The functions of the IEML database

The IEML database is a database to record the USLs (the IEML expressions) with their set of metadata.

In this blog post I will describe the different roles of this database.

Centralize the language’s knowledge

The main function of the IEML database is to collect past interpretations of IEML expressions, for documentation purposes, to ensure consistency of interpretations and to build statistically significant training sets.

An example of USL : “to fly off” or “to go up in the air freely
Record the described USLs

The database entries are the described USLs, i.e. an USL (an IEML expression) with a set of metadata, called descriptors. These descriptors can exist in all languages (in French and English for the moment, identified by ISO 639), and can take several distinct types of values:

  • A set of translations: a verbatim example of a use of the concept of the USL in a particular language. This field can be shared by several USLs if there are homonyms. In this case, we try to disambiguate the translation with indications of context (in brackets). Ex: “to fly off (movement)”
  • A definition/comment: a defining sentence that helps finding the meaning of the USL. This field must be unique in the whole database, there cannot be two IEML expressions with the same meaning. This field is used to document the USLs, and to justify their particular construction. Ex: “to fly off” : “to go up in the air freely”
  • A set of tags: This field is used to organize IEML expressions in the database editor.
Database entry for morpheme T: (thing)

All the entries in the database are described USLs. However, the list of descriptors is open to some addition of new metadata types, such as wikidata (or wiktionary) URIs, links to resources (e.g. definition by example, photo), or other resources allowing to ground the meaning of the USLs.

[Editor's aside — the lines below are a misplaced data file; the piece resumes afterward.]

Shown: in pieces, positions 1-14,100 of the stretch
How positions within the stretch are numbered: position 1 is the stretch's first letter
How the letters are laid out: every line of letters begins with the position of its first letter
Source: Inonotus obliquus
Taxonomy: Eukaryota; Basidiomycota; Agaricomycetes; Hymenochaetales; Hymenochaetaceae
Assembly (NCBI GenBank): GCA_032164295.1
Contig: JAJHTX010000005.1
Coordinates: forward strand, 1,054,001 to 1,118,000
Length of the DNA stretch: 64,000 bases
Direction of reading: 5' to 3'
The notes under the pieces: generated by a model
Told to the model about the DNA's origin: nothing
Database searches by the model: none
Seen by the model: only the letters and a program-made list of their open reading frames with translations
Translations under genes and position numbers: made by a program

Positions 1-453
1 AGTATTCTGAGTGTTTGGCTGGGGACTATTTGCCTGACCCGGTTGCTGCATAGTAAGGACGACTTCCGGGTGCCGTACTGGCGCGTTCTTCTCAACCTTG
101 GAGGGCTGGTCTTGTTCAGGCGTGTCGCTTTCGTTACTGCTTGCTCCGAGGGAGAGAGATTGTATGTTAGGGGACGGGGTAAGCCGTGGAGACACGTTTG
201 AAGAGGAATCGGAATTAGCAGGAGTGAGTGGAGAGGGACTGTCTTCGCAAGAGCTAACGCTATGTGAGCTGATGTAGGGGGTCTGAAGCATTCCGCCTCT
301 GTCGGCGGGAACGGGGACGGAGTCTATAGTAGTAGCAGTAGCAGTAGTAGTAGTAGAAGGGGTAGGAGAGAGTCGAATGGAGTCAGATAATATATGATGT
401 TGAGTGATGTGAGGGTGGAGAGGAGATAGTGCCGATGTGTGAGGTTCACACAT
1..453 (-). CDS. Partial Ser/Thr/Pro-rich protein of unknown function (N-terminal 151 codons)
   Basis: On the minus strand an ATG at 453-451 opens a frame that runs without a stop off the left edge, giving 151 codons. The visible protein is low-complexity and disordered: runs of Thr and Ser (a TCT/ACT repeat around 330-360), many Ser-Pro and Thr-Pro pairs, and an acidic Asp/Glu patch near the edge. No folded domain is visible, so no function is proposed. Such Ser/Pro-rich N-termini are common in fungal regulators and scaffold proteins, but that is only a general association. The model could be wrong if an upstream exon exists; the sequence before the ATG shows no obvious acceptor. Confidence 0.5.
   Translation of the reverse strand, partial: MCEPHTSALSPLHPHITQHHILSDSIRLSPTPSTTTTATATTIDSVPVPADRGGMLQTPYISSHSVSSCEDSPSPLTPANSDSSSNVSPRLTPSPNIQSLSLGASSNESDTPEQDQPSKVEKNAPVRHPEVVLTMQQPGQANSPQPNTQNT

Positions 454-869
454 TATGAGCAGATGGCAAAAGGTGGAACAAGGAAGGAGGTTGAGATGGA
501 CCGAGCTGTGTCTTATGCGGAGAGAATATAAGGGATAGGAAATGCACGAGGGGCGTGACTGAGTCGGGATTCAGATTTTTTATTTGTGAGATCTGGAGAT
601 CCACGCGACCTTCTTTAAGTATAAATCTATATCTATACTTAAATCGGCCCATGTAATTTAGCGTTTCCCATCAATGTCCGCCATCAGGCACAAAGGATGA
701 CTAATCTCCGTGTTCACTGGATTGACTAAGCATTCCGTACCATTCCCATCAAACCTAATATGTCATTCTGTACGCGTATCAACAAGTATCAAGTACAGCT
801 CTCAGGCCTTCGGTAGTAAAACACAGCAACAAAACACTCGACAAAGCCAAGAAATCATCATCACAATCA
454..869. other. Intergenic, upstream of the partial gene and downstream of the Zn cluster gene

Maintaining language coherence

The meaning of a text, its interpretation, can vary from one person to another, depending on many factors, such as culture and native language. The same is true for an USL, which is interpreted as a small text, and is therefore subject to the interpretative variation of the different individuals. This problem brings us to the second advantage of gathering all these USLs in the same database with their descriptors: to have a unified repository where consistency tests can be performed.

Indeed, in IEML, one can easily compute semantic relations between concepts from their scripts, and thus represent the database as a graph of semantic relationships, and it becomes possible to perform computations on the set of concepts as a system (a language from a synchronic point of view).

The database coherence comes from the alignment between the network of semantic relationships of the USLs, and the observed network of semantic relationships of their descriptors. Since this property is not always automatically computable, we have designated a consistent set of tests to verify the alignement properties. These properties, if checked together, will best guarantee the consistency of the database. Briefly, these properties relate to :

  • The match between the semantic proximity (in natural language) of the translations and the proximity between the USLs. The syntactically close USLs must be semantically close.